There is another section about membership, that’s the juicy part, if the info is there. It is a black church. That’s sort of in the name, AME, African Methodist Episcopal church, but they identify as “negro” church. Unfortunately, they don’t describe the geographic disbursement of the membership, so I don’t know if this is a neighborhood or commuter church. However, later in the report, at the end, they mention the location is central to it’s membership, which hints that it may be more of a local commuter church. I add ‘local’ as in not in the neighborhood, but having people commute by foot or bus from nearby neighborhoods. This is the 50s, people would send their kids to walk to school miles away, in the snow, uphill, both ways. The occupational distribution is also interesting, as the church reports membership being 50% white collar and 40% unskilled labor.
Looking at the 1957 Northwest Church Survey, Scripture Cathedral did not exist. It would have been at 9th and O Streets Northwest. But the only thing on that block was a storefront church called Christ’s United Baptist Church at 1329 9th St NW, now an outreach center. So historically, in my opinion, this means it can’t claim a rich history with the neighborhood. And I don’t feel like researching it to see if this was a post riot church. Looking at the website for Scripture Cathedral, currently in PG County, they don’t provide a useful history, or details.
The usual narrative would be Black church replaced by rich (let’s just assume) white condo owners, and then we are supposed to feel bad about losing people who park poorly in the neighborhood. Instead let’s go with ‘yay, new neighbors who may be overpaying for their home.’ Seriously, people still get shot a block or so away on 7th Street, and they can come home from the Mt. Vernon metro assaulted by the smell of K2 in the air.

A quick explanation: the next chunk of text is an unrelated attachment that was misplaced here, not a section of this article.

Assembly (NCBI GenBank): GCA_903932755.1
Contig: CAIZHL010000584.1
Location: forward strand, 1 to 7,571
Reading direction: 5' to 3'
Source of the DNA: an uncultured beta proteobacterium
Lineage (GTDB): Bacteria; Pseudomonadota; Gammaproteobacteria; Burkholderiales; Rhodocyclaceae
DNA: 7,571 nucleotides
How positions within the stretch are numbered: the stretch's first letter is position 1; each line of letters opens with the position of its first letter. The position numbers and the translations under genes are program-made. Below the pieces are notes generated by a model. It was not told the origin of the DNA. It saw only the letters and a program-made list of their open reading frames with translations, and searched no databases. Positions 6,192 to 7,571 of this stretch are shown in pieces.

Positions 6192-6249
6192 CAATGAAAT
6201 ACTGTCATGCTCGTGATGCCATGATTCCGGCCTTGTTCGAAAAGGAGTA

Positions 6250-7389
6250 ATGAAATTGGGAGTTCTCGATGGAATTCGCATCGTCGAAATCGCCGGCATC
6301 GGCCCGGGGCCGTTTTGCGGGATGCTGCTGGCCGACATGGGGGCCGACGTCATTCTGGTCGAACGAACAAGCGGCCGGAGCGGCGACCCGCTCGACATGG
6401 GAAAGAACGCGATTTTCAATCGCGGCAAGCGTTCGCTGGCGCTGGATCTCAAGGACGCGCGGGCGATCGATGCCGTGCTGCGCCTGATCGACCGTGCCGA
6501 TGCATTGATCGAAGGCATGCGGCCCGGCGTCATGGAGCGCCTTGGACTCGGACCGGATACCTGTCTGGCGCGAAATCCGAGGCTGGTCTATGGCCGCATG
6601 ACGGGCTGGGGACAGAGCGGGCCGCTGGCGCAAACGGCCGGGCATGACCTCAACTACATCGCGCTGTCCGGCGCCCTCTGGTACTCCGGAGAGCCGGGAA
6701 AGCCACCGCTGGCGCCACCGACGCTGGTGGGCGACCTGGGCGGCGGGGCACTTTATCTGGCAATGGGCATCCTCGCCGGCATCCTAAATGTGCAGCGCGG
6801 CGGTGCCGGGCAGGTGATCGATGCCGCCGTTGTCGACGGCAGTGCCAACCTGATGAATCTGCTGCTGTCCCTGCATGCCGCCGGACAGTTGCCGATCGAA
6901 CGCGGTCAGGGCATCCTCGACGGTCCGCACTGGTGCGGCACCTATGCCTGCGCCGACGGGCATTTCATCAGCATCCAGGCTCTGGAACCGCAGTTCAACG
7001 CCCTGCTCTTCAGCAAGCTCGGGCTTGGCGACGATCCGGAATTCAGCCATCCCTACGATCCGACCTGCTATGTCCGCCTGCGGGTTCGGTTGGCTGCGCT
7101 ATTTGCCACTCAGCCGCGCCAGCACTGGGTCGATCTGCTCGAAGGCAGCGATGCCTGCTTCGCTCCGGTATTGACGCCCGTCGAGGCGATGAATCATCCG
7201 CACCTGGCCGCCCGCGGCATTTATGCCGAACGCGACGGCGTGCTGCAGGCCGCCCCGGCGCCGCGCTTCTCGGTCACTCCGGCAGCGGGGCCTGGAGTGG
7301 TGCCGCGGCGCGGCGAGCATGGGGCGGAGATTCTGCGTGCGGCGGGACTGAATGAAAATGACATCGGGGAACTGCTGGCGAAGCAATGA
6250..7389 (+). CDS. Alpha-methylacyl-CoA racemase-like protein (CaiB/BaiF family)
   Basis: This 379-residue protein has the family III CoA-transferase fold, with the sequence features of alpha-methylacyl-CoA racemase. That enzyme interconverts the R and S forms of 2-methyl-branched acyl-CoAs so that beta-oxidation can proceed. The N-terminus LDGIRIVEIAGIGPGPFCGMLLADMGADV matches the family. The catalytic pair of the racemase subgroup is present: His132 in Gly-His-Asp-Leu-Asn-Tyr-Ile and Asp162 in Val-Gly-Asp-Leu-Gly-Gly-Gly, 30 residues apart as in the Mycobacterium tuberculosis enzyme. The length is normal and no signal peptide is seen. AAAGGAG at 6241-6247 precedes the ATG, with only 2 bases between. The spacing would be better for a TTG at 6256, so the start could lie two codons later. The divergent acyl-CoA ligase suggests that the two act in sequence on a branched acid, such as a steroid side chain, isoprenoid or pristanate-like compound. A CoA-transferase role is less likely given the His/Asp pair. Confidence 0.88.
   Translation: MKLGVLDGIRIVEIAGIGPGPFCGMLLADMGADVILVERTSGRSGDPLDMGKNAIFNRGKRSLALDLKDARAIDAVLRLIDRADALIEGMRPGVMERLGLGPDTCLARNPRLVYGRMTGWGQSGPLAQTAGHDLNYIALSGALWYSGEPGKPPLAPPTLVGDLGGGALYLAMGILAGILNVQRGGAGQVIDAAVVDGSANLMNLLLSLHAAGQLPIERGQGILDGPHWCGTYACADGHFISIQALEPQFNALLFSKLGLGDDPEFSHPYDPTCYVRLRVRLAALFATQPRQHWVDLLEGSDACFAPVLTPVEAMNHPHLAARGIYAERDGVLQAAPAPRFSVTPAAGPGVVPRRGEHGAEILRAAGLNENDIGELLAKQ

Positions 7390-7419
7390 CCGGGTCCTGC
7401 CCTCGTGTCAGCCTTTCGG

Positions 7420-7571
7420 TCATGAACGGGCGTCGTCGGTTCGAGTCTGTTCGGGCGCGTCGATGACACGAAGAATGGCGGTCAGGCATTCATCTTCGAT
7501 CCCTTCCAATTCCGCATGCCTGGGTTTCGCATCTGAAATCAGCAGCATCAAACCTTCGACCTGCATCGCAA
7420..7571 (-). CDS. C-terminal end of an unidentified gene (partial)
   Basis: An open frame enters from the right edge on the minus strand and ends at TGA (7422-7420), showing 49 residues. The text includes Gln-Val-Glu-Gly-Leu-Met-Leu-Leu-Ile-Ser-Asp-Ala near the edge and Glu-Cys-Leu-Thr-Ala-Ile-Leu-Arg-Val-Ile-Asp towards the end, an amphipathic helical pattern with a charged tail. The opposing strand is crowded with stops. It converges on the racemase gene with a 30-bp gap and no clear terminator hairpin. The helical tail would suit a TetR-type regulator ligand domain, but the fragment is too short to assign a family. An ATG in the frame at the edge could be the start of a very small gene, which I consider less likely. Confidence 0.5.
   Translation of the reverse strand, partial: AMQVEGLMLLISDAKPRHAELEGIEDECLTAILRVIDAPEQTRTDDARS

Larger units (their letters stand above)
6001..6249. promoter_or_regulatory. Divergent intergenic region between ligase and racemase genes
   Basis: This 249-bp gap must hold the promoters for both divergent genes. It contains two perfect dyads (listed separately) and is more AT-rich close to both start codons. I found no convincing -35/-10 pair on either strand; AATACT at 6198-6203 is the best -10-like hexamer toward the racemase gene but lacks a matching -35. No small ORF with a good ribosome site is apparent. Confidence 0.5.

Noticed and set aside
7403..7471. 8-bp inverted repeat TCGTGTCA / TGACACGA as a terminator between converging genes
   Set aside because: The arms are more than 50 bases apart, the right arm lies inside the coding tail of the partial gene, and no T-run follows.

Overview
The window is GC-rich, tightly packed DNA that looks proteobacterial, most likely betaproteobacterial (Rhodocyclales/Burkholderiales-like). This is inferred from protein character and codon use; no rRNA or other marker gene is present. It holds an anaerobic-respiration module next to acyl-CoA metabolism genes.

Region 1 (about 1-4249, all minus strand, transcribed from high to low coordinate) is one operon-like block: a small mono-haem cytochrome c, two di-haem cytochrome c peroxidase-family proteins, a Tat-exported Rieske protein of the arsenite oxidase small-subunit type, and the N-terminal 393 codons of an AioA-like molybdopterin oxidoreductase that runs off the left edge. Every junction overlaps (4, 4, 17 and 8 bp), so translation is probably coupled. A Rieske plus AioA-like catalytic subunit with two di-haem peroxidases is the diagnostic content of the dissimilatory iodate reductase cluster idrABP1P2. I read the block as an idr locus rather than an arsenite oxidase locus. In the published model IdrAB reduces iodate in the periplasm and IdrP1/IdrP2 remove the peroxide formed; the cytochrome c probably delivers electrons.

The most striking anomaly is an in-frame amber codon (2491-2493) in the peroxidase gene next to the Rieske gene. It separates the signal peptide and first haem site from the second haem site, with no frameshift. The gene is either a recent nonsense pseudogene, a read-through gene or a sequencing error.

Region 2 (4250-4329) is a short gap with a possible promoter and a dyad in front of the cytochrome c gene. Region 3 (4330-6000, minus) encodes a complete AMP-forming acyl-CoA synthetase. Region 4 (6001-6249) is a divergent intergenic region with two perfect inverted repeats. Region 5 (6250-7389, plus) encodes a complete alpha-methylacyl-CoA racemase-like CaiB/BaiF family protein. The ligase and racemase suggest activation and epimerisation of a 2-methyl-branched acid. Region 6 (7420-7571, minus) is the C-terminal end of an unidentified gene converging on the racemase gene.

Looking at the whole volume of the October 1957 Northwest Church Survey, there are plenty of churches that no longer exist. Churches that may have left because they ended their normal church lifecycle. Churches that picked up and moved before and after the riots, and before and after ‘gentrification.’ Neighborhoods change.
When I read studies about housing, housing stock and affordable housing, as it applies to areas like Shaw, I can’t help feeling there is a very wrong assumption flowing through them all. I encountered, that feeling when talking to a renter on my street who would love to buy, but was unaware of what some of us did to make affordable homes livable, and once they became livable, unaffordable to people like him. A house that was affordable in Shaw in the 80s or 90s is probably not the same house that stands today.
In the 1940s-50s Shaw was described as a slum. A slum was defined in some writings as an area where a significant number of houses lacked indoor plumbing or interior toilets, thus slummy Shaw. I want you, dear reader, to think about that. Living somewhere, when you have to go, you’ve got to go….. outside. But now there are laws and regulations so when you rent a place, you get that fancy pants indoor bathroom with hot water.